Soil application of imidacloprid is effective in suppressing hemlock woolly adelgid (HWA) populations. A noteworthy characteristic of this application method is that it is slow-acting, requiring 3 months to observe any adelgid mortality and at least 2 years following application to see the full treatment effects. However, the long duration of control (typically about 5 years following one soil treatment) and the extraordinary degree of control observed at the labeled application rate suggest that far less than labeled dosages of imidacloprid could be used to manage adelgid populations and to preserve tree health. A new insecticide active ingredient, dinotefuran, has greater mobility in trees than imidacloprid and could be valuable where a more immediate reduction of adelgid populations is needed for preserving tree health. Direct absorption of dinotefuran through the bark could permit rapid treatment of trees, minimize soil contact of the insecticide, and improve distribution uniformity over trunk injections of insecticides to be similar to that achieved with soil application.
- Is there continued mortality of HWA due to the presence of imidacloprid parent compound or its metabolites?
- Do higher dosages achieve faster suppression of HWA populations?
- If it takes 2 years to achieve the full treatment effect, how many additional years of control may there be before re-treatment becomes necessary?
- What is the relationship between tree size and efficacy?
- Are trunk sprays of dinotefuran as effective as soil injection?
- A description of the metabolism of imidacloprid and the concentration found in tissues of the principal insecticidal compounds: imidacloprid and its olefin
- Guidelines on the minimum effective dosage of imidacloprid (liquid applications) that may be used to control HWA, relative to tree d.b.h.
- Guidelines on the number of years expected before the need to re-treat hemlock trees.
- A comparison of the efficacy for an imidacloprid tablet formulation versus the wettable powder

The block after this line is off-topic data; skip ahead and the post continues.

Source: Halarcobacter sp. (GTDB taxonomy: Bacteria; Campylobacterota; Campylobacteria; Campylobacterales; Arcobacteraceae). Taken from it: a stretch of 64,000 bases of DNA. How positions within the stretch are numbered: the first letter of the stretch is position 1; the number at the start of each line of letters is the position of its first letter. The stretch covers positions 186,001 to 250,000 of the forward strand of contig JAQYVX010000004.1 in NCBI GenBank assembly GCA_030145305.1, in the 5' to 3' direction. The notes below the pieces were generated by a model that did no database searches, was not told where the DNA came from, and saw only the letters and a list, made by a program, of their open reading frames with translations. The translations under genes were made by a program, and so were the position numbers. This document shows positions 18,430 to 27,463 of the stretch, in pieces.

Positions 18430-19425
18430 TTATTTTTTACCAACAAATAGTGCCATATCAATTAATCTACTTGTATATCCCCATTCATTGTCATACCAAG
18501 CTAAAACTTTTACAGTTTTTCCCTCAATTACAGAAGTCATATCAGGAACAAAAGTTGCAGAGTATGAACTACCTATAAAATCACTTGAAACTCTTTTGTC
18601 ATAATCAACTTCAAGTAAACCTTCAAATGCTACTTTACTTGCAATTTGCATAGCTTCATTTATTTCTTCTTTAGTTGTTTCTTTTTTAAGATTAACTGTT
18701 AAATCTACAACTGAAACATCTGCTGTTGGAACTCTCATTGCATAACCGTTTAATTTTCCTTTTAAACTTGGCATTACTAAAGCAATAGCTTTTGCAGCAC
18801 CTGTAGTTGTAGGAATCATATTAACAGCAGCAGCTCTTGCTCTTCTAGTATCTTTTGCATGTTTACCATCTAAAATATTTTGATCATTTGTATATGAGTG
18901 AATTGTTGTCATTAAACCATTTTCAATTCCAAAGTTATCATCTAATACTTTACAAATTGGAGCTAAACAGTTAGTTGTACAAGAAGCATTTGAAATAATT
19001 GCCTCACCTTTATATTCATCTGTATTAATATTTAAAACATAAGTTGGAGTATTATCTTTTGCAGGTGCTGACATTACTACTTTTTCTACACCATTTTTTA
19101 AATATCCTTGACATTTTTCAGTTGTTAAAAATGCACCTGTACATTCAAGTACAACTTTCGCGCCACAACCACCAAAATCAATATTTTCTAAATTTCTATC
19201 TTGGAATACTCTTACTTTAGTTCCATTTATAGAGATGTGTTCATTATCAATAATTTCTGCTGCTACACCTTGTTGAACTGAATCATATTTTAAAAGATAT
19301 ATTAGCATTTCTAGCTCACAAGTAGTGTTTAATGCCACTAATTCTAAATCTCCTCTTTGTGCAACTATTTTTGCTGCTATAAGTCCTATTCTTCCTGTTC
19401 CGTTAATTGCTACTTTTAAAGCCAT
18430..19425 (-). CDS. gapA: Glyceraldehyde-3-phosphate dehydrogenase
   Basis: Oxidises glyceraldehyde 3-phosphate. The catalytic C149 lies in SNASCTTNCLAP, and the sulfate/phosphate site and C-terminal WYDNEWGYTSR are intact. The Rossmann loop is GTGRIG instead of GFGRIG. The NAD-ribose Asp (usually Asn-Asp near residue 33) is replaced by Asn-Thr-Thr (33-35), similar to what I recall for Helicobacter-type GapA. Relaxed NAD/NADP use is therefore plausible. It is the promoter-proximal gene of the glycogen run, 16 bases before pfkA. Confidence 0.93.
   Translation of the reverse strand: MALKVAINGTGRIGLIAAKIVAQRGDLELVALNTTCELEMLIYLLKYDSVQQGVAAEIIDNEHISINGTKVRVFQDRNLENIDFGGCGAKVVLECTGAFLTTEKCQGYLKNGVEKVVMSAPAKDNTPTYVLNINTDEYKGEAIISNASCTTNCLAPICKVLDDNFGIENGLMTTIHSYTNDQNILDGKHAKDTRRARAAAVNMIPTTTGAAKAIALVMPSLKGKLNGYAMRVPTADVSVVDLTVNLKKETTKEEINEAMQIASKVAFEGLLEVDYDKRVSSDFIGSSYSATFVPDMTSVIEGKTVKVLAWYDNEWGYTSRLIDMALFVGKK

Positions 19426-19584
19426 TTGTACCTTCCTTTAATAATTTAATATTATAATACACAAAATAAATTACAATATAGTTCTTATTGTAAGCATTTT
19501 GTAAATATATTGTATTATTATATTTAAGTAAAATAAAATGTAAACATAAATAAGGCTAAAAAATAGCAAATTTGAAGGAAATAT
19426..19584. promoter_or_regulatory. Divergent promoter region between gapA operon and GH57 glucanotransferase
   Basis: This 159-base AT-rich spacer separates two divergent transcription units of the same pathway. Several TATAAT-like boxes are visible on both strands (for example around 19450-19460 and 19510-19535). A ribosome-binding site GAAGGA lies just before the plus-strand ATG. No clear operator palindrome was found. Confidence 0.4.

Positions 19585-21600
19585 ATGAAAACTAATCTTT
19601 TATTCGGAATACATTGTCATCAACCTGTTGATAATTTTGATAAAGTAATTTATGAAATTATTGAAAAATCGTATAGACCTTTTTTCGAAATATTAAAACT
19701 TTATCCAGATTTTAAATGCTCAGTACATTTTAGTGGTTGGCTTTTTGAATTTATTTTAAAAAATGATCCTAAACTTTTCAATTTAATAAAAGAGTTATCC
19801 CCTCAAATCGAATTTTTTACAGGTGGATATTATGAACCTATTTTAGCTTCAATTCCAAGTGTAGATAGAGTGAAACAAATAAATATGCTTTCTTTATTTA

- A comparison of dinotefuran efficacy applied as a basal trunk sprays vs. soil application for suppression of HWA and elongate hemlock scale
- A determination of the effects of surfactants on efficacy of dinotefuran applied as a trunk spray
The long-term benefits in suppression of HWA with imidacloprid are due to the continued presence of imidacloprid and its olefin metabolite in new growth. Both chemicals reached maximum concentrations in hemlock tissue approximately 18 months following soil application, whereupon the imidacloprid concentrations decreased more rapidly than did its olefin. The olefin could still be detected about 8 years following soil application. The practical outcome is that one soil application of imidacloprid should not have to be re-treated for about 5 years.
Because imidacloprid is so highly effective, it can be applied at lower than labeled dosages for most trees. Adelgid populations responded to imidacloprid dosage with approximately a linear relationship between the percent population reduction (probability scale) vs. log of dosage; 50 percent reduction in populations could be achieved with 0.15 g per 2.5 cm of trunk diameter at breast-height (d.b.h.), or 10 percent of the usual labeled dosage. However, effectiveness was found to vary with d.b.h.: the dosage predicted to give approximately 90 percent reductions in adelgid populations is given by the equation log(dosage) = 0.0153 · d.b.h. – 1.074, where the dosage is grams of imidacloprid per 2.5 cm of trunk d.b.h. and d.b.h. is measured in centimeters. d.b.h. tapes could be calibrated in dosage units using this logarithmic equation. For trees less than 82 cm d.b.h., these dosages are less than the labeled dosage of 1.5 g imidacloprid per 2.5 cm d.b.h.. Trees larger than 82 cm d.b.h. may require treatment in two successive years or use of an imidacloprid formulation that permits higher dosages to be applied.